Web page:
But getting back to our story Wanger hired John DeCuir, who had worked on such grandiose films as The King and I (1956), to be the film's art director. One afternoon in February of 1959, Wanger set DeCuir's sketches and set models on display for the studio heads to see. Wanger later explained, "They all flipped because it was the God-damndest thing they had ever seen" (Bernstein. (E Lacy Rice – TCM)  Cleopatra was in fact one of the most expensive picture sever made (adjusted for inflation it cost about 335 million dollars). While it received mixed reviews from critics, some critics and audiences alike generally praised Taylor and Burton's performances. Despite the pess that it was a huge box office failure this over the long hall was not true. In factt It was the highest grossing film in 1963 and eventually it earned $57.7 million total, so it squeaked out a small profit given its cost of $44 million. If you subtract the reported 9 million spent in London, al  the film there was scrapped which was clearly the studios doing and nothing t do with Joe Mankiewicz's version. (the films director). It turns out that the film made a profit of 21 million (159 million adjusted) and Rome production and worldwide distribution costs of 35 million (266 million adjusted). A respectable 60% ROI. The film later won four Academy Awards (including Art direction – design) was  nominated for five more, including Best Picture (ultimately losing to Tom Jones).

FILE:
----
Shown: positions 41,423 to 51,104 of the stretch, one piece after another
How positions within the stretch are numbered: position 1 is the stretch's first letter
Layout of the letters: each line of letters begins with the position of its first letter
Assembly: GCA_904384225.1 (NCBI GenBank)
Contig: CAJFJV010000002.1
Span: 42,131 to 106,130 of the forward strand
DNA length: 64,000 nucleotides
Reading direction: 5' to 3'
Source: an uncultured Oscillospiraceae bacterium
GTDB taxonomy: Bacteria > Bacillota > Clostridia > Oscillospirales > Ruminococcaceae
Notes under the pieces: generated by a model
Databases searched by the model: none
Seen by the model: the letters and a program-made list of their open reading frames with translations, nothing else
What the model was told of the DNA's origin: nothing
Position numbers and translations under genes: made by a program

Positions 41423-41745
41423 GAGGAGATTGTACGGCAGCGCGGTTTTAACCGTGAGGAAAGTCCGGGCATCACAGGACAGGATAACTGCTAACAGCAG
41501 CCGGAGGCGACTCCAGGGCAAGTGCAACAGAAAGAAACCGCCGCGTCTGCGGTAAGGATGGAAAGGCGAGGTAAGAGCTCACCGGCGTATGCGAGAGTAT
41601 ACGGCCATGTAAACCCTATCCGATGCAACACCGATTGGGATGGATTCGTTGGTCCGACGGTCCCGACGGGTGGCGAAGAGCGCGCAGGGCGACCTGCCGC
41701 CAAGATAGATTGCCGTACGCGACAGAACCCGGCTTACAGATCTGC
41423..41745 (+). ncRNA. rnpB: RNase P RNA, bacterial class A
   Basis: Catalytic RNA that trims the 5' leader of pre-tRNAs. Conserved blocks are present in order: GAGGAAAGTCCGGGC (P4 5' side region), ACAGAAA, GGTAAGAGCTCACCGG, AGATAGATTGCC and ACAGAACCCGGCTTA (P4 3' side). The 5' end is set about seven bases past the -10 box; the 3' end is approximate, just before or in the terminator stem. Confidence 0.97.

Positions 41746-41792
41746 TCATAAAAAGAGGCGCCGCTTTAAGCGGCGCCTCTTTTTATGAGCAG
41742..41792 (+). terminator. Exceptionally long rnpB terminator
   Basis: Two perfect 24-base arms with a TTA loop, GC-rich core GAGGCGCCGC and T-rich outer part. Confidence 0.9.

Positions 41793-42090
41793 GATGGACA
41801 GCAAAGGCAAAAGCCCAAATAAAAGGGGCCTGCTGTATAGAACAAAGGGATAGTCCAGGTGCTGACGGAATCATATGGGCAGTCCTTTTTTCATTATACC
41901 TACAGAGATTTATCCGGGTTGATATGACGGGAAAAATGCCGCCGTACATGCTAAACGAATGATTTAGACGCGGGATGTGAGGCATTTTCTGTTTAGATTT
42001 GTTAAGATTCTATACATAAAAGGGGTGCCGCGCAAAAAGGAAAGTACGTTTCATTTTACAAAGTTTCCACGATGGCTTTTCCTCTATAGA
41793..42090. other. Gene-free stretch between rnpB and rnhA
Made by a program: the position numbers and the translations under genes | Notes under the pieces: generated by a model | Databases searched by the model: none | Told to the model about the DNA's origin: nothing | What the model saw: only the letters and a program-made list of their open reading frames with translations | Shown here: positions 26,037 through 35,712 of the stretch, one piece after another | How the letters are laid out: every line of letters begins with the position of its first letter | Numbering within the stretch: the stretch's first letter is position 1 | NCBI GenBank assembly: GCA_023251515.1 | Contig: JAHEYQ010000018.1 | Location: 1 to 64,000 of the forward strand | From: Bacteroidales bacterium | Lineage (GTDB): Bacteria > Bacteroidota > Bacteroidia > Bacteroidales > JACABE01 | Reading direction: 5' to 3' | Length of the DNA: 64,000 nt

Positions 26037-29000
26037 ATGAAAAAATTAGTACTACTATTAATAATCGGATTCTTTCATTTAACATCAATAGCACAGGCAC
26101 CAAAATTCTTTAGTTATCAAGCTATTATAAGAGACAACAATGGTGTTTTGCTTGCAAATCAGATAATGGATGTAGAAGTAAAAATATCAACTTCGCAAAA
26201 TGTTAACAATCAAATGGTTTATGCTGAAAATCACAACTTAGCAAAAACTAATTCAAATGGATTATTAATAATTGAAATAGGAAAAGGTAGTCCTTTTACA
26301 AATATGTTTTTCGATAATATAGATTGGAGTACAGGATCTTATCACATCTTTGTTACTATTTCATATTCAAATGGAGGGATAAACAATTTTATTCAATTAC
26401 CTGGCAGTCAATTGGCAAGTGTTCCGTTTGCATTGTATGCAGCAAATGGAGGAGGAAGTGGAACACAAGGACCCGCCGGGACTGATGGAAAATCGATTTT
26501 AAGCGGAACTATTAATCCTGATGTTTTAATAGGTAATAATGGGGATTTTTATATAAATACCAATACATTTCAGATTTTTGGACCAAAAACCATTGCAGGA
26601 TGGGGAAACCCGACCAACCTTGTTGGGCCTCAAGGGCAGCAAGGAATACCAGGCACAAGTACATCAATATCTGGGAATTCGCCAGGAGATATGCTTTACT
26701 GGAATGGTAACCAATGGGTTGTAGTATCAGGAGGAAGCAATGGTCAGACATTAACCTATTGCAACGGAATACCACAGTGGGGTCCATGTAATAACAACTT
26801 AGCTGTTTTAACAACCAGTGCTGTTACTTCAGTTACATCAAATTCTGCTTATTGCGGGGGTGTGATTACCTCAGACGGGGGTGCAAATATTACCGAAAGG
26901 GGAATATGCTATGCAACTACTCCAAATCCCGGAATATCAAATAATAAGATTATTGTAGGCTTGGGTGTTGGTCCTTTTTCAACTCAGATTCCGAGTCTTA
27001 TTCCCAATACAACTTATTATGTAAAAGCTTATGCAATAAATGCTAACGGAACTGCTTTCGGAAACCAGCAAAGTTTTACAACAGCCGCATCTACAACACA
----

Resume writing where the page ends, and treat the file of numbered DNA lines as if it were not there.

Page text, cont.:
In summary the film in all took five years to complete. Sets for it were built in Hollywood (never photographed) London (photographed but never used) and Rome. Five years was about the time it took me to graduate from a USC five year architectural degree. Hollywood's nepotism was in full bloom and so I was able to take full advantage of my father’s role as Production Designer to secure 5 summer art department positions on the sets of CLEOPATRA both in London and Rome.